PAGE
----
Bifilar suspension plotting.

We are all used to using Cartesian ( x, y) coordinates to plot points & shapes on screens, and hence to printouts onto standard sizes of paper. Less appreciated are the posibilities of other schemes. An early inspiration for me was the first TV-camera 'SkyCams', which now are a common sight at sports events, suspended from two ( or three) pylons, which can be directed to any horizontal location & vertical height by reeling in/out the three cables. These were an early example of use of one of my favourite languages, Forth. Chanks, Charles Moore! ( I love his comment om modern programming languages- 'Current software is shameful. Giant operating systems linger from the 1970's. Applications are team-produced with built-in obsolescence. User interfaces feature puzzle-solving. ')

Later I came across the marvellous machines such as eggbots, flag-wavers, and circular-coordinate ( r, theta) sand-tables. Thanks this time to Brian Shapiro I've made quite a few eggbots now from cannibalised stepper motors, and usually using Bruce Shapiro's EiBotBoard from SparkFun.

I had also come across a two-cable suspension scanner thirty-plus years ago, which moved a photocell across a slide-projector image to digitise it! It could also scan a microphone with AtoD across a sound field, etc. Of course nowadays we have digital 2D sensors available in cameras et al. This became popular again more recently, since it is easy to MAKE, 'tho the transfoming of coordinates has some overhead when programming, and scales easily to large sizes where you might want to 2D-position not a pen, but instead a plasma torch or laser burner! See some lovely work by Chris


Turning BMP images into line images suitable for plotter

After starting playing with this kind of non-Cartesian-coordinate plotter, I found Chris's version online. It also addresses the problem with eggbots when you want to drive a vector-addressed and -controlled machine to represent 2D-brightness-coded images. You can raster-scan most machines, but it is impossible to make pen-size change mid-plot, so the basic image has to be two-tone. I'd previously played with Rasterbator-style images, which code brightness via dot-size.

One way round this is to turn the greyscale image into a single path, where the line spacing has been altered to represent brightness. This is hairy, mathematically, involving the travelling-salesman problem in visiting all the necessary points.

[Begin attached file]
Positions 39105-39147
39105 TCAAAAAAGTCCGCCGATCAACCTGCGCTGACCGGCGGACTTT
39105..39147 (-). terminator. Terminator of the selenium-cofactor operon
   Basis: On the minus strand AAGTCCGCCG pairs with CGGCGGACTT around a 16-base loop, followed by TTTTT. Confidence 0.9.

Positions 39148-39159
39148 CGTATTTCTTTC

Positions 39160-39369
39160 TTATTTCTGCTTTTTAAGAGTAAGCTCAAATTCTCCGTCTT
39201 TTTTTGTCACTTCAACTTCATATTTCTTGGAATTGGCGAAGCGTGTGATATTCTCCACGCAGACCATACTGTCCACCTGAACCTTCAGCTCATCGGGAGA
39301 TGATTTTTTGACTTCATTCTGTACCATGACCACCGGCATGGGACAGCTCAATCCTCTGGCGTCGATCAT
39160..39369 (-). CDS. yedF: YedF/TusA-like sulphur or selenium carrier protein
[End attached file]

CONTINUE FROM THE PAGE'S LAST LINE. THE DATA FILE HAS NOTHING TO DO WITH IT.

See Evil Mad Science

Chris's version instead raster-scans an image, & deflects at each pixel for a 'blip' of length proportional to brightness. I've now implemented a similar scheme in Liberty BASIC. ( I tend tp program in Python on a Pi at present, but it is SO much harder to knock up GUI front-ends in Python.)

The LB program at present shows the two suspension cables as circles centred at the two suspension points. Their intersection is where the pen will go. It accepts SVG files, so I simply draw a desired shape as a continuous sequence of straight line segments in Inkscape and save as a SVG, or use a LB program already written to generate the path mathemagically.

The motors and board are presently waiting to be given a rather more pemanent form than the lash-up indicated here! Incidentally I wonder if anyone else has a junk box that has wooden cotton reels in it as well as old 35mm plastic film cannisters!

Why do this?

It's great fun to play with 'mechanotronic' combinations of computer and electrical motors, etc. To a retiree that counts as 'useful'.

Like many of my projects, this one is open-ended. I'll certainly add file selectors, and use ImageMagick programmatically to convert ANY chosen image to a BMP of the correct size, and do some range-setting/scaling on the SVG file to ensure it does not go out of bounds.. Source and a test SVG file here